As a result, Ryu is often show as being more powerful and seasoned than Ken who is still very powerful. I do like this version of how Ryu gets his iconic red bandana from Ken.

The USA Network Cartoon

Along with Street Fighter: The Movie—yes, the one starring Jean-Claude Van Damme and the late, great Raul Julia—this was the worst adaption of the franchise. In this series, Ryu and Ken are members of an organized taskforce led by Guile and featuring Chun Li, E. Honda, and other lawful-aligned world warriors.

Basically, everyone who isn’t a member of Shadaloo is a member of this group. It’s weird since Ryu is meant to travel around and not be based anywhere. I mean, everyone does do their own thing but they also all meet up to deal with M. Bison and his group’s nonsense and shenanigans.

As for Ken and Ryu, they’re the main members who often answered Guile’s call for the team. This isn’t the Justice League of Capcom or something. As a matter of fact, this series went against the core of Street Fighter where fighters just met up and fought each other in duels—or impromptu fights if you played the O.G games in the arcade or on the Super Nintendo and Sega Genesis.

Unsurprisingly, USA Network did the same thing with Mortal Kombat by having Lu Kang, Johnny Cage, Sonya Blade, Jax, Stryker, Nightwolf, and so on as a member of Earth’s Defenses lead by Raiden. Never mind the tournament!

The Comics and Manga

Actually, Ken and Ryu’s friendship/rivalry was featured pretty well in print. Ryu traveled around and did his thing, Ken lived life, we had some flashbacks to their training in both Malibu Comics and the Udon series, and they met up to chop it up and spar as adults.

Print does a great job with their relationship as it has more room to groove for canon as well as taking liberties in other areas such as Malibu Comics having Ryu and Chun Li in a relationship.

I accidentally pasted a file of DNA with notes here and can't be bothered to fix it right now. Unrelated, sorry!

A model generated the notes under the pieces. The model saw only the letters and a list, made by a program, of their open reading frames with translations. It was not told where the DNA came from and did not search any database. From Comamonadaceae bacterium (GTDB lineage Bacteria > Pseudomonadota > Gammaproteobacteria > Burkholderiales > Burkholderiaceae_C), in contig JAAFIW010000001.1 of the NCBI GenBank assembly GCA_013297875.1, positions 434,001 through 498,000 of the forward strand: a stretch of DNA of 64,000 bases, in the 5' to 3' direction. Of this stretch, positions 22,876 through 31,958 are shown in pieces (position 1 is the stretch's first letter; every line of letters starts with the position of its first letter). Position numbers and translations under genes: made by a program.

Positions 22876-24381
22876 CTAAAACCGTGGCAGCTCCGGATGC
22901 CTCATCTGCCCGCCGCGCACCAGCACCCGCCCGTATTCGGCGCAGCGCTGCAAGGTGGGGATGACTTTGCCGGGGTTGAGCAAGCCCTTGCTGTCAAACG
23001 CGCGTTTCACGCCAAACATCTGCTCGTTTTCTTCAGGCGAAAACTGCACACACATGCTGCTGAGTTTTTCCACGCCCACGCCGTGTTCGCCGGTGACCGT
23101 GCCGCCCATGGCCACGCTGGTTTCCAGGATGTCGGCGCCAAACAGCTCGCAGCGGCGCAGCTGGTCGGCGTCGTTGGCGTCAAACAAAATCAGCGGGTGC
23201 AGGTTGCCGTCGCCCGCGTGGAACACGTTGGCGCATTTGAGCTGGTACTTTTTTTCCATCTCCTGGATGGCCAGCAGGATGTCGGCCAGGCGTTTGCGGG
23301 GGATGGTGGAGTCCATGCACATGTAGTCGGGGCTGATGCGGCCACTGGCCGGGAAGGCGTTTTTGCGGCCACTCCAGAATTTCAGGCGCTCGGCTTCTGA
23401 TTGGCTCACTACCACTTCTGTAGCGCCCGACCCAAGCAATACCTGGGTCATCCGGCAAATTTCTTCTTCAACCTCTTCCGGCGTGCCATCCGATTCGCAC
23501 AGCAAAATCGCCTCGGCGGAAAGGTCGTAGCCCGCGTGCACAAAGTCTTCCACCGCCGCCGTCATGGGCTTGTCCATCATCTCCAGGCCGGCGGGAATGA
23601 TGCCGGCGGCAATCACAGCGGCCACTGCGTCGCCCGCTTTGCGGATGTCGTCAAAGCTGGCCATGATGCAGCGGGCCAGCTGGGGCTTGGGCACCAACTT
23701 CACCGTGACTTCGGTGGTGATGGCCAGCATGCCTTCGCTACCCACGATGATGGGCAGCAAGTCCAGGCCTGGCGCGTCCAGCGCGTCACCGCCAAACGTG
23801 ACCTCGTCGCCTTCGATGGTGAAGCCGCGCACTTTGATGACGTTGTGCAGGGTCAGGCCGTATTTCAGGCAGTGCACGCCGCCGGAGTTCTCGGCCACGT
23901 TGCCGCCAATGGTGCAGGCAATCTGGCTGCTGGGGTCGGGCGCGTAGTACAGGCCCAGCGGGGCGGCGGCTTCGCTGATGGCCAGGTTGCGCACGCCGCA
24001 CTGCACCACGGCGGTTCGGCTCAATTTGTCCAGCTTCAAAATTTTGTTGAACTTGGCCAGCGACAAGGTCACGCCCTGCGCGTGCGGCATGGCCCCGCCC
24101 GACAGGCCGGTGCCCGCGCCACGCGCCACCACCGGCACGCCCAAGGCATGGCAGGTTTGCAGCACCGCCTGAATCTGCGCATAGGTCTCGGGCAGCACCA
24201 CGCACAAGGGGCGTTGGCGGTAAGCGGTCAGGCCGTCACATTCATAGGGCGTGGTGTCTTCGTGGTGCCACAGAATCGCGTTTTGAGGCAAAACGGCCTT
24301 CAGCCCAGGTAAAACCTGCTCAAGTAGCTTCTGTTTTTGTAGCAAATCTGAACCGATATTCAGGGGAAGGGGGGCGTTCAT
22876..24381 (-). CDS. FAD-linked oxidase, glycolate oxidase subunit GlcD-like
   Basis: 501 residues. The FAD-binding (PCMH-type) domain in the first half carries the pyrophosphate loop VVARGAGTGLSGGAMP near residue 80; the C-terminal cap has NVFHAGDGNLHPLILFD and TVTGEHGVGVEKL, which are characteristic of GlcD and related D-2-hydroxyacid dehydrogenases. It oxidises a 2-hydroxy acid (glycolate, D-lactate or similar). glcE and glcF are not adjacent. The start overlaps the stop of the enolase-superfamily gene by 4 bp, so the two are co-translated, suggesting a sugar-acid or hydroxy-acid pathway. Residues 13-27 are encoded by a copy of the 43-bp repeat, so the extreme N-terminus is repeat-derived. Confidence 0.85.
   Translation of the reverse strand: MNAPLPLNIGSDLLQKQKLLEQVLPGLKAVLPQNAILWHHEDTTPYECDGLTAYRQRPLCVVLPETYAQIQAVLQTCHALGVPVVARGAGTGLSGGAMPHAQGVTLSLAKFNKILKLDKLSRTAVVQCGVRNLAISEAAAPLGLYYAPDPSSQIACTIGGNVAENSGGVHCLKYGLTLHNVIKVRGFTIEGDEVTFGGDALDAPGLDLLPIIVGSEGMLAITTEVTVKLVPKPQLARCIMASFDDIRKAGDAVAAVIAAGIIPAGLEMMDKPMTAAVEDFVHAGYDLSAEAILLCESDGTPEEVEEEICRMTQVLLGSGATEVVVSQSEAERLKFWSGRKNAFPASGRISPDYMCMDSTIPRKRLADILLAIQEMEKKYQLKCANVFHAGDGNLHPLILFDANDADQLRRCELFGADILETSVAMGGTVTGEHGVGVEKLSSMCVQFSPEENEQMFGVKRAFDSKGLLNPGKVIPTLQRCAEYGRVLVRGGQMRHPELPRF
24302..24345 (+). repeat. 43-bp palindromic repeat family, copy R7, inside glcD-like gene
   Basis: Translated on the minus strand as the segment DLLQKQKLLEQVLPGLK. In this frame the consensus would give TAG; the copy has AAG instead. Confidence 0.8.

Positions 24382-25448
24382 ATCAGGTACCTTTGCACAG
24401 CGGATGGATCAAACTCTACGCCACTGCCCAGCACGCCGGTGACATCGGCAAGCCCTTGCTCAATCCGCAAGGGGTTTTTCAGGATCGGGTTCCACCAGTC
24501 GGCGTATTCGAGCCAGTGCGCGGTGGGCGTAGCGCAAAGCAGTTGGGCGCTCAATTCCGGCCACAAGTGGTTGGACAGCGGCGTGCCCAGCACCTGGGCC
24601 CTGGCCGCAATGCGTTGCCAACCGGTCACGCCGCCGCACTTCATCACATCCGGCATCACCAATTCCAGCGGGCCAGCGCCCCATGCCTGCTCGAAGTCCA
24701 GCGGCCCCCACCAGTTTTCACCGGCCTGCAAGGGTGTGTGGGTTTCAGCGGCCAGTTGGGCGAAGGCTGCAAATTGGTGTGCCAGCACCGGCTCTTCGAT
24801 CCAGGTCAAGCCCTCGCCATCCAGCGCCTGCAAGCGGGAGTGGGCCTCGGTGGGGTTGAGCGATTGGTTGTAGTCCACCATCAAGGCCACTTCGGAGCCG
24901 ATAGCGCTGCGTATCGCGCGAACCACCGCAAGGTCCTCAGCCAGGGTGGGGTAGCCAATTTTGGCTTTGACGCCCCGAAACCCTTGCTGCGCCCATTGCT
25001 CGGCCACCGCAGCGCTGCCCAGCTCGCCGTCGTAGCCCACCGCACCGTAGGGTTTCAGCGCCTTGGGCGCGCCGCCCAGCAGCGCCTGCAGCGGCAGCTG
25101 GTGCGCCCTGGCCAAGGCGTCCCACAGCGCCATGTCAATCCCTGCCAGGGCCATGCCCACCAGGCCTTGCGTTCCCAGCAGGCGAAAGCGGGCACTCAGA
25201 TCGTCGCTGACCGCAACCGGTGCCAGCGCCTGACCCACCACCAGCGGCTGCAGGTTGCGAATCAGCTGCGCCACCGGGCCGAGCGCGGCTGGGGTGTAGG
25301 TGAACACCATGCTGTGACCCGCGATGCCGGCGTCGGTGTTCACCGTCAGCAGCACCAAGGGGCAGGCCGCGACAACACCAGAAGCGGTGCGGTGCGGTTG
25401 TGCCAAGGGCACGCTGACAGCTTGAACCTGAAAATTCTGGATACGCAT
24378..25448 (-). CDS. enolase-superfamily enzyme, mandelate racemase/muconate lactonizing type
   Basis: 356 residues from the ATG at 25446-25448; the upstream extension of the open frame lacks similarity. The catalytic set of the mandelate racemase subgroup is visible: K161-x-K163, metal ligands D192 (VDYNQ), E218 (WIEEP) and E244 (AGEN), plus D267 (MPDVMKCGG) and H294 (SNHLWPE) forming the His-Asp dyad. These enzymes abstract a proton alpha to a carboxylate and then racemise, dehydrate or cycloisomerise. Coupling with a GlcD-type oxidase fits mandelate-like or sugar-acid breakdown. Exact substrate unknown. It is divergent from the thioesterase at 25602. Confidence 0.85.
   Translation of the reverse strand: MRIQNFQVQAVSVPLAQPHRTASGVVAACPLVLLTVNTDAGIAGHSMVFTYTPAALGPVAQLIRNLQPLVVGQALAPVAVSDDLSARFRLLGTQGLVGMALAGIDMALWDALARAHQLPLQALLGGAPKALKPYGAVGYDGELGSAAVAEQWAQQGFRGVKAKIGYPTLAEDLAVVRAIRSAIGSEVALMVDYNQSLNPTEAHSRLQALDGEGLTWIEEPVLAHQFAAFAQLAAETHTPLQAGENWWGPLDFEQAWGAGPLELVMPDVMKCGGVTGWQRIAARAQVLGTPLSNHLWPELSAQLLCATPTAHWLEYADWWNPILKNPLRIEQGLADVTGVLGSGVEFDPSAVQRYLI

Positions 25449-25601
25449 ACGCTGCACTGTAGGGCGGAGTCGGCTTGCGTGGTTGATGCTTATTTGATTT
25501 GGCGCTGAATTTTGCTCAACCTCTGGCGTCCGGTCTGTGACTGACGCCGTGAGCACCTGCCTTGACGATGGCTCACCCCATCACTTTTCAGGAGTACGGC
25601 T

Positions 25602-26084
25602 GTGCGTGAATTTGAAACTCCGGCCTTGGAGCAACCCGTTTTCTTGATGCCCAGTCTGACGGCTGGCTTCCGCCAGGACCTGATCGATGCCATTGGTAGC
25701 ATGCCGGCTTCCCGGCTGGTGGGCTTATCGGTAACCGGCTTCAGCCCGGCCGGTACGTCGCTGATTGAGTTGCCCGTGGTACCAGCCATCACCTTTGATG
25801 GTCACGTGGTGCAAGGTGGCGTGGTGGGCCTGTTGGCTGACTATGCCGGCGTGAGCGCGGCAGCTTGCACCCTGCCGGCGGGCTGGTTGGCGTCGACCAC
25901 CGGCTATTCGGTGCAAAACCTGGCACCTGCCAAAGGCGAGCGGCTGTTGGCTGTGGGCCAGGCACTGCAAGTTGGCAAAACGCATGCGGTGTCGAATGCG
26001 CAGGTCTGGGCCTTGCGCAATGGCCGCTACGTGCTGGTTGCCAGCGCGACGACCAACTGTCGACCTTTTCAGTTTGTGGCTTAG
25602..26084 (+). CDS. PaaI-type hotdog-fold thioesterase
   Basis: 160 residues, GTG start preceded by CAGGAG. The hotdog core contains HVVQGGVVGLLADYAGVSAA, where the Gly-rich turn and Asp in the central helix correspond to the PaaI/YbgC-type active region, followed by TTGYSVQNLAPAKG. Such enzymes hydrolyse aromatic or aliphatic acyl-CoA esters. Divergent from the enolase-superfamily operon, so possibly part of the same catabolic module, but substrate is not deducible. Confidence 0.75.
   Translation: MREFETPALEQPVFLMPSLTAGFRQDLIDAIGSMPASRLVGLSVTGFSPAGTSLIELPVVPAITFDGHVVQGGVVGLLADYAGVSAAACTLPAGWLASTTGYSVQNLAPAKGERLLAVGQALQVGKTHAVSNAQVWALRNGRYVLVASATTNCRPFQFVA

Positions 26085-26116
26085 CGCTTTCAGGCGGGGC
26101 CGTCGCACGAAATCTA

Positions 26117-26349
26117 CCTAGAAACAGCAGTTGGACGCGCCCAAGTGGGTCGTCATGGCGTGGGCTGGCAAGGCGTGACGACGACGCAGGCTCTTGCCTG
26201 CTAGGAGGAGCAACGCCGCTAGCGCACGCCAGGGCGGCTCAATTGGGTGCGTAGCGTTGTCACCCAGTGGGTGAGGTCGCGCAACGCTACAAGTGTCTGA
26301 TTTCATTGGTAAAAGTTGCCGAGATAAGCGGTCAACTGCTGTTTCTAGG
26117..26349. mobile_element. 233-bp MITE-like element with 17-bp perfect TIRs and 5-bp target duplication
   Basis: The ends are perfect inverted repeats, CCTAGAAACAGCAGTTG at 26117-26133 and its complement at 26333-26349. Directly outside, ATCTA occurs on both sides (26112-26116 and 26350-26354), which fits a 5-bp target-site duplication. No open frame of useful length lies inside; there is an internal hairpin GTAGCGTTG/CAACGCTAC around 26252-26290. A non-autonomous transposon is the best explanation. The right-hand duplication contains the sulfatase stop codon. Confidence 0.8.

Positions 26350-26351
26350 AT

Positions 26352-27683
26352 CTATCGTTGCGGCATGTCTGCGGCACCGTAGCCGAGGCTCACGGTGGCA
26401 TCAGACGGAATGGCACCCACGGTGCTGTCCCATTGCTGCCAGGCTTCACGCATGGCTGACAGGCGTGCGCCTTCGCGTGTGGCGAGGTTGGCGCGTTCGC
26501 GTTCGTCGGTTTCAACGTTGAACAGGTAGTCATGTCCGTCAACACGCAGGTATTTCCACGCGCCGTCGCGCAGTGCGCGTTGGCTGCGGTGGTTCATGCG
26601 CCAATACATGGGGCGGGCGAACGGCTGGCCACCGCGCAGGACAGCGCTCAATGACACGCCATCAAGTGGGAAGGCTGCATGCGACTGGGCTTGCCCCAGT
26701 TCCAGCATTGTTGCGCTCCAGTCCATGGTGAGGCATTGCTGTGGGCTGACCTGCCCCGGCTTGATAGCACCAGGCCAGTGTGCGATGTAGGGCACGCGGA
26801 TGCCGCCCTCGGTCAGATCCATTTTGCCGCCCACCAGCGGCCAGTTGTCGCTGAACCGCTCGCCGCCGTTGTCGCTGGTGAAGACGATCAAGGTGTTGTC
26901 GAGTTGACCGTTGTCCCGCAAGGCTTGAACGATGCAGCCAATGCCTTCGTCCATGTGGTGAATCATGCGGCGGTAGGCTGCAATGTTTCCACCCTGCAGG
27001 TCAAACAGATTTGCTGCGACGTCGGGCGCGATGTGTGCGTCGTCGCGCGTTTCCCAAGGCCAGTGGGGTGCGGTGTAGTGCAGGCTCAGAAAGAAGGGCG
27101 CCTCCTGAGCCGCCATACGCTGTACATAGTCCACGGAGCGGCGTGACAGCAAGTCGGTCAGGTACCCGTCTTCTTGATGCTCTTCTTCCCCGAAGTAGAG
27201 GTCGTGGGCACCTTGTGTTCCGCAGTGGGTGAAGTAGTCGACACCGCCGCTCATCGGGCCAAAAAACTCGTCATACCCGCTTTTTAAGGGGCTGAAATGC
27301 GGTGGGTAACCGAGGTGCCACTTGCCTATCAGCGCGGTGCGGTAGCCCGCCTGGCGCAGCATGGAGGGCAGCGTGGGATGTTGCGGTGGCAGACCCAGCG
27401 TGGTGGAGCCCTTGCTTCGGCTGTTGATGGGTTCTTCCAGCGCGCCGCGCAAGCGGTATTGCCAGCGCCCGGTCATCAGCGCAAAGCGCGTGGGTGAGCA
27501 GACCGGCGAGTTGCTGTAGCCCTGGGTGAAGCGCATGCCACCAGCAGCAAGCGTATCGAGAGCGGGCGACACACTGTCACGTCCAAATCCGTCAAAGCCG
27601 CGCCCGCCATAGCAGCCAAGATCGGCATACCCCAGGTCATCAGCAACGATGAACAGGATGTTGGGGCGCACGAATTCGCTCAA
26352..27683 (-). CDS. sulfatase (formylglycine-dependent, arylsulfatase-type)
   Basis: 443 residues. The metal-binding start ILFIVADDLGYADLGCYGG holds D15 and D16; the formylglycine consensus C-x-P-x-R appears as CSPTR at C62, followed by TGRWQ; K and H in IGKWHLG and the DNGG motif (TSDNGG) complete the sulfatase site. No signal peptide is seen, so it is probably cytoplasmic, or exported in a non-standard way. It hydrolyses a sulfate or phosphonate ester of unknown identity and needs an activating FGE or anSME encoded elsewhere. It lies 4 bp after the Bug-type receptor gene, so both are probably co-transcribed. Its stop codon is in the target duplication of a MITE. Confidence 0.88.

Street Fighter II V and Alpha Series

The best version of their relationship is shown in Street Fighter II V. An animated series from Manga Entertainment, SFIIV dives into their teen years and the last year before they go their separate ways in the world.

A lot of stuff happens in their adventures with tour guide Chun Li. We see how Sagat gets the scar across his chest during a fight with Ryu in prison and how Dhalsim helps them unlock their power.

It’s a dive into these two that we don’t really get throughout the franchise. With the Alpha games and films, Ryu has his white bandana but his training threatens to drag him to the dark side of hadou. It is during the Alpha following an encounter with Akuma that Ryu starts to have concerns about his path and growth.

Ken gives him the bandana that he ties his hair with to reassure Ryu that he’ll always be on the right path and that he’ll be there to make sure of that. Ryu goes on to wear it as his bandana.

Also interesting is how different the fight between Ryu and Sagat is from the video games.

Staff Writer; M. Swift

This talented writer is also a podcast host, and comic book fan who loves all things old school. One may also find him on Twitter at; metalswift.